We Need Diverse Books: Following Up After Fouling Up | BookExpo 2017

Eager listeners gathered on Friday, June 2 for We Need Diverse Books: Following Up After Fouling Up: Real Talk About Real Apologies. Moderated by Boston University School of Education’s Laura M. Jiménez, the panel featured award-winning author Alex Gino; bestselling author Daniel José Older; LJ and SLJ Reviews Director Kiera Parrot; and author Ibi Zoboi, whose debut American Street was released in February 2017. (Justina Ireland, originally scheduled, was unable to attend.)

Jiménez offered a refresher of the mission of We Need Diverse Books as an organization focused on getting stories about all children into literature, and critically looking at the publishing industry from start to finish. “The stories are always being written; we need to put them in more people’s hands,” said Jiménez. In addition to racial diversity, the organization also examines the identities of class, disability, and gender in an effort to ask how we as readers can look at topics with a diverse lens.

After introducing himself, Older remarked, “What we’re witnessing right now and what we’re experiencing is a movement, and on top of that movement is also an artistic renaissance that we’re all a part of … I was an organizer before I was a writer and I was a writer before I was an organizer. They’re all interconnected. It’s ultimately about telling stories. Our job is to present the world as we see it to the world that doesn’t see it.”

Initial questions by Jiménez included: Why do apologies matter? What separates real apologies from phony ones? Who decides when it is appropriate to apologize? To answer, Gino first wanted to define what an apology is: saying you’re sorry, thanking someone for pointing out the mistake, and offering to remedy the situation. Gino continued, “Often diversity panels have been a way to go to learn how not to mess up. That’s not going to happen … The first tenet of this conversation is that there will be mistakes.” The question becomes, Gino added, what to do once you’ve made mistakes.” Parrott emphasized that both LJ and SLJ  make an effort to tell when books are not making the mark, or potentially causing harmand when they are treating their subjects and topics well.

American Street by Ibi Zoboi

Zoboi explained authors are always trying to figure things out, and publishing a book doesn’t necessarily;y meant that an author has figured it out. Older expanded, “Apologies matter if it’s not just the words we use, but the way we end up focusing the conversation.” Adding to that sentiment, Jiménez asked who is vulnerable in these situations. Often times, she explained, the offender is not at risk.

In her reading, Zoboi found that most of the offenses are centered around black children or blackness. She described her a guest post for Reading While White, along with the visceral reaction that black men and women can experience to reading harmful books, especially in the sci-fi and fantasy genre.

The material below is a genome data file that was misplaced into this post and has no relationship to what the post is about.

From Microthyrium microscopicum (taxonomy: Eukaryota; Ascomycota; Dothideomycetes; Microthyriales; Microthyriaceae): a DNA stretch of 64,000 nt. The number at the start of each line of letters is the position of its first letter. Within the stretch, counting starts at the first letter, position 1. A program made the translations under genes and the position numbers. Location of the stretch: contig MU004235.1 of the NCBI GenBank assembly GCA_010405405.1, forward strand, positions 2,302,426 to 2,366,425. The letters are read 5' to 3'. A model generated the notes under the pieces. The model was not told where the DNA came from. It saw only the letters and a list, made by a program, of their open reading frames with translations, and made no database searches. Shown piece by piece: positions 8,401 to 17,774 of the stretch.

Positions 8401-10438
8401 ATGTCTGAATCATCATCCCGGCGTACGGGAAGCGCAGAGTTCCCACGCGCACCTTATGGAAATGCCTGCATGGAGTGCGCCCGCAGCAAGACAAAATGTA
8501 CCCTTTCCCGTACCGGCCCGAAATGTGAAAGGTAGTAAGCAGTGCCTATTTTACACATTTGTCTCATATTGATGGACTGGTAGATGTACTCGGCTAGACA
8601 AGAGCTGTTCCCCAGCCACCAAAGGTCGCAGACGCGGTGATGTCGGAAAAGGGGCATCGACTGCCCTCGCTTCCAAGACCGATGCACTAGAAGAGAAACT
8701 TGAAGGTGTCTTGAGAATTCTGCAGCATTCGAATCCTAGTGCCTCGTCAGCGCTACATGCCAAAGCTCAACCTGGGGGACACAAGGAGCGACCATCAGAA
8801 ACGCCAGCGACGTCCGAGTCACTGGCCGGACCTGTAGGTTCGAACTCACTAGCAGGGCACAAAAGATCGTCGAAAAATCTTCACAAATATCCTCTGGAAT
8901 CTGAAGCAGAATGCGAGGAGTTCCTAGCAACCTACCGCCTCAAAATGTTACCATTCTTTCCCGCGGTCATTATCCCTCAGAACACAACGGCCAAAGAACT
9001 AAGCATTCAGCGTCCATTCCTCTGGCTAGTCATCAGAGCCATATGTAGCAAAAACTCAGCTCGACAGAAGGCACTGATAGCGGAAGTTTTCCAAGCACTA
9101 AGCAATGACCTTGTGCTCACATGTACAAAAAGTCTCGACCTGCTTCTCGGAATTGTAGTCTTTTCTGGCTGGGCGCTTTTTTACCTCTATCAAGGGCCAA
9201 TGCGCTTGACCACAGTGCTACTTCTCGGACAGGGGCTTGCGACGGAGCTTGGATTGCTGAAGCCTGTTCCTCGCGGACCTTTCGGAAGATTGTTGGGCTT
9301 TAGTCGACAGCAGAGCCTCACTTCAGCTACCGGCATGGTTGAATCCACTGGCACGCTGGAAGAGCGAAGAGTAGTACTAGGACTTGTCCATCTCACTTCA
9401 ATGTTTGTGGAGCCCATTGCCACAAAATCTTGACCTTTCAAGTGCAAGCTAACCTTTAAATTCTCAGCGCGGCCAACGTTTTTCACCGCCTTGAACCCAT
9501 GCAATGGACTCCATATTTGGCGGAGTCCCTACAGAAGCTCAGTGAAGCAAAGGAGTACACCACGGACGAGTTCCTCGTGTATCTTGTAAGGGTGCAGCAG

For Parrott, publicly admitting a mistake is key. “It’s about asking, how did we miss this and how can we own this.” In helping reduce mistakes, she expressed focusing on educating and training; supporting people doing the work of reviewing and not making them feel bad about not knowing. Parrott also discussed the results from Lee & Low’s 2015 Diversity Baseline Survey, and how both publishing and librarianship are primarily white fields. “People need to acknowledge their own privilege and blinders … It doesn’t mean it’s not hurtful just because you don’t see it,” she concluded.

Gino emphasized that one person’s way of being trans isn’t the same as someone else’s. “Look at who the reviews are from. Are they from the community that the book is about?” After Older mentioned that Twitter is quick to respond when reviews of his books are misinterpreted, Zoboi reminded the audience that the same is not always true for black women. “There is a hierarchy in terms of people coming to your defense,” she said, offering a sobering reminder that there are voices who are not vocal about what they are experiencing.

The conversation around blinders continued when discussing the original and revised covers of The Bad Mood and the Stick, a forthcoming book by Lemony Snicket (Little, Brown Books for Young Readers), and how the original was seen as problematic by some, but not all readers.

The panel ended with the overlapping of subjects of blinders, privilege, and power. Older considered power “to be a deeply misunderstood element in how we think about people who aren’t us, usually because it’s such an uncomfortable conversation.” Responding to an audience question about fragility, Older maintained, “Victory means I don’t have that conversation anymore—and that’s a long way off.”

Referring to power, Zoboi said the conversation often stays at 101 because it’s all talk. “I don’t engage because it’s exhausting. That’s my personal self-care,” she confessed. The audience erupted in cheers when she noted, “And if I do [engage], I’m writing an essay and I’m getting paid for it.”

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About Stephanie Sendaula

Stephanie Sendaula (ssendaula@mediasourceinc.com) is an Associate Editor at Library Journal.

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